After a specification of the function of apposition in the part Specification of apposition, we present an account of how apposition is formally treated in our scenario (part Representation of apposition). This part also contains a list of possible expressions that may introduce apposition. In the part Distinguishing apposition from other relations we attempt to differentiate apposition from other sentence relations with which it might be mistakenly interchanged (dependency, coordination or parenthesis).
Apposition is a relation that makes it possible to render the same 'idea' in several different ways. The members standing in apposition are the same sentence part, they usually are in the same case and they can be interchanged:
The condition requiring the same form (case) need not be met if the members in the apposition relation are adverbials, because the repertoire of the means for the expression of adverbials is very large:
We differ from Šmilauer's understanding in that our specification of apposition is narrower: we do not regard as apposition the types of “specializing” attribute (as e.g. rozinky sultánky raisins sultans, slečna sousedka miss neighbour, my Češi we Czechs, see Agreeing attribute expressed by a noun) and also adverbials as dole pod podlahou down below the floor, letos v únoru this year in February, nahoru na kopeček up to the hill (see Problematic cases of temporal modifications and Problems of local adverbial).
Similarly, we do not regard as apposition the case when seemingly apposited members have no place to be suspended on (the member for the assignment of afun Apos is missing, see below): nodes for such elements are suspended side by side, without apposition.
However, we do regard as apposition items in a questionnaire or list divided by a colon or by some other graphic symbol (see ex. (6) in the following part).
The following expressions are typical for introducing an apposition:
aneb, a sice, a tedy, a to, čili, jako, jako je, jako např., jako například, např., například, neboli, tak třeba, tedy, tj., to jest, to znamená, tzn.
The list is not (even cannot be) complete, i.e. apposition may be introduced by other expressions as well and the decision is up to the annotator. At the same time, an inclusion of an expression in this list does not necessarily mean that a presence of such an expression in a sentence always indicates that a relation of apposition is present.
In addition, apposition may be introduced by mere graphic symbols, such as comma, dash, colon, brackets.
According to the current conventions, apposition is represented in the tree structure in the same way as coordination, i.e. the respective means of expression are assigned the afun Apos and the members that stand in an apposition relation are suspended on this governing node; their afuns are composed from the label denoting their function (Sb, Obj, Atr, ...) and from the suffix _Ap.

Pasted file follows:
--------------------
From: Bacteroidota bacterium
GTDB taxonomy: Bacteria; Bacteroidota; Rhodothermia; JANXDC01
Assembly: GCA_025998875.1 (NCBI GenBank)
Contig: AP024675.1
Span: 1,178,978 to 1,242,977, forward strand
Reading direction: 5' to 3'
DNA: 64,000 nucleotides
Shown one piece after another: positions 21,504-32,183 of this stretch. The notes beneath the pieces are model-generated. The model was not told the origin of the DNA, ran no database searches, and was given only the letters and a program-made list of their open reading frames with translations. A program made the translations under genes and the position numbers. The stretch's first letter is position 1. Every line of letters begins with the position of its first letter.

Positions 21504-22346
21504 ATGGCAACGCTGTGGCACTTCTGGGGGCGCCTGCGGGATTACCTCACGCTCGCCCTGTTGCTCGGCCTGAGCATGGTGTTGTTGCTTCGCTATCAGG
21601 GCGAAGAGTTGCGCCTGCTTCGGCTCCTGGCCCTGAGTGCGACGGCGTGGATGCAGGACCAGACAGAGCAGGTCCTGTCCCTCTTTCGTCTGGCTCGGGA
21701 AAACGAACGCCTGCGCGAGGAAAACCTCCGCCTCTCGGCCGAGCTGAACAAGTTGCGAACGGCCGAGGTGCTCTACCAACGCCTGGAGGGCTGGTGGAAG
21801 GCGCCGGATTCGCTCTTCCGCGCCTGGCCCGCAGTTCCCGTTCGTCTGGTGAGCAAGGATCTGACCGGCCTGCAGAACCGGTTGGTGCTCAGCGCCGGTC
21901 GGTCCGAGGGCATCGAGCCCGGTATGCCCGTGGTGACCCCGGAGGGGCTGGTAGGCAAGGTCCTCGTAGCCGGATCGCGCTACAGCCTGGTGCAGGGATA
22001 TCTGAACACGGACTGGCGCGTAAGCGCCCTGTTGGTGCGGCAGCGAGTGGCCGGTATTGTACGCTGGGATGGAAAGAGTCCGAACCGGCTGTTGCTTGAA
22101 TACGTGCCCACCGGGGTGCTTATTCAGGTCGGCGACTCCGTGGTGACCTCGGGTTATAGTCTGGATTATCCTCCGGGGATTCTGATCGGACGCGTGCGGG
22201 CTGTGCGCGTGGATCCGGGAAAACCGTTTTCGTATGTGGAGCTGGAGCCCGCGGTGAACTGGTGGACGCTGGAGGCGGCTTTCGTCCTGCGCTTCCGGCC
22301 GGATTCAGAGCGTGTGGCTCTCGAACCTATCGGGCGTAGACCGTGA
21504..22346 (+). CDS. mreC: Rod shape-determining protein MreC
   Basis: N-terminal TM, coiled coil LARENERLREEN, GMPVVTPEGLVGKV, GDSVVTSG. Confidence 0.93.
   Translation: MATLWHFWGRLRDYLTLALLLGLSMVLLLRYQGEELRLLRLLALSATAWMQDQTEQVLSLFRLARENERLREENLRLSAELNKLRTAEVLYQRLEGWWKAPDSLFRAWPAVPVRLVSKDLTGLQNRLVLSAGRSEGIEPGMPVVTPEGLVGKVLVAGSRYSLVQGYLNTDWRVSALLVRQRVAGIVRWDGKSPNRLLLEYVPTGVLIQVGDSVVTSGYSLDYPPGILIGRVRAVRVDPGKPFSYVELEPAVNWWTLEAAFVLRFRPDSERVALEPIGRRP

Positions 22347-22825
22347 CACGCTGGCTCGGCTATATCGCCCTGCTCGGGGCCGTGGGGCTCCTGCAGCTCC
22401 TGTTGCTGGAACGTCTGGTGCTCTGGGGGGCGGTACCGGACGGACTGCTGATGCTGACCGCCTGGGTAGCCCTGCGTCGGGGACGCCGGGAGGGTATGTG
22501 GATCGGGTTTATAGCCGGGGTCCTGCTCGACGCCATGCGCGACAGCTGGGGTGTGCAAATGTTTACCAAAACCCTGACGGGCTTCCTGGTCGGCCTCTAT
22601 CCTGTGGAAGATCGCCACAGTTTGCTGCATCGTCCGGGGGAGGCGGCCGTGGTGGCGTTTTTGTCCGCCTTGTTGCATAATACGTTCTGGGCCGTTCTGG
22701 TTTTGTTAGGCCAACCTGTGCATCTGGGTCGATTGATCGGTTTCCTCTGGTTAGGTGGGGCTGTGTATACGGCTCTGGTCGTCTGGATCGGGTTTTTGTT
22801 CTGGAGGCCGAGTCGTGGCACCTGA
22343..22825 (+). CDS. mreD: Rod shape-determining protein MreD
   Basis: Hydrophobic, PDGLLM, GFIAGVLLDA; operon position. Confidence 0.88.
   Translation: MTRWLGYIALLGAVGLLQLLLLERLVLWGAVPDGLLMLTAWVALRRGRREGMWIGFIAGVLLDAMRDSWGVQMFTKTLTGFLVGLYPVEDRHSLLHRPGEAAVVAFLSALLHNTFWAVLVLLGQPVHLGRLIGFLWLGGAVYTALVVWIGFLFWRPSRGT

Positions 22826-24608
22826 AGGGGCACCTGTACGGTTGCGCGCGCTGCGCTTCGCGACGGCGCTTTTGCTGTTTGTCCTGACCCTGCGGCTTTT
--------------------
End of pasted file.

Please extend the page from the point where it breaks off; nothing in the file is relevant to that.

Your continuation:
When deciding which node is assigned afun Apos, the following rules hold:
If the abbreviation is followed by (its) fullstop, the fullstop is suspended under the abbreviation (according to the rules of punctuation, see Punctuation marks after an abbreviation (fullstop), here ex. (2)).
If the means for apposition consists of a string of words, the last word in the string is the governor of the whole expression, other elements of the string being its dependents and getting the afun AuxY (see the rules given in paret Multi-word apposition expressions, and ex. (4) below).
If the second member of the apposition is separated by brackets (or by dashes etc.), the first of these symbols is assigned afun Apos and the second is suspended on the first (with afun AuxG; see the rules in part Bracketing AuxG and ex. (3) below).
As ex. (7) shows, apposition allows also for some unusual attributes.
Apposition has some points of contact with other sentence relations: dependency, coordination and parenthesis.
If an assignment of an attributive (adjunct) function is possible, then it has priority over the appositional specification. Compare the close attributive relation in
In contrast to coordination, the two (or more) members standing in an appositional relation express the same content (or its specification, as the case may be).
The difference between apposition and parenthesis is discussed in more detail in part The borderline between parenthesis and apposition.
The appositional relation must be also distinguished from the so-called free adjunction (see Freely adjoined sentence parts), even though the means of expression of these two relations are sometimes the same. Cf. the example of apposition: pochází z Čech, a to ze Žižkova (he comes from Czechia, and that from Žižkov) as compared to a freely adjoined sentence part in přidělili peníze, a to brněnským lékařům (they have allocated money, and that to the Brno physicians).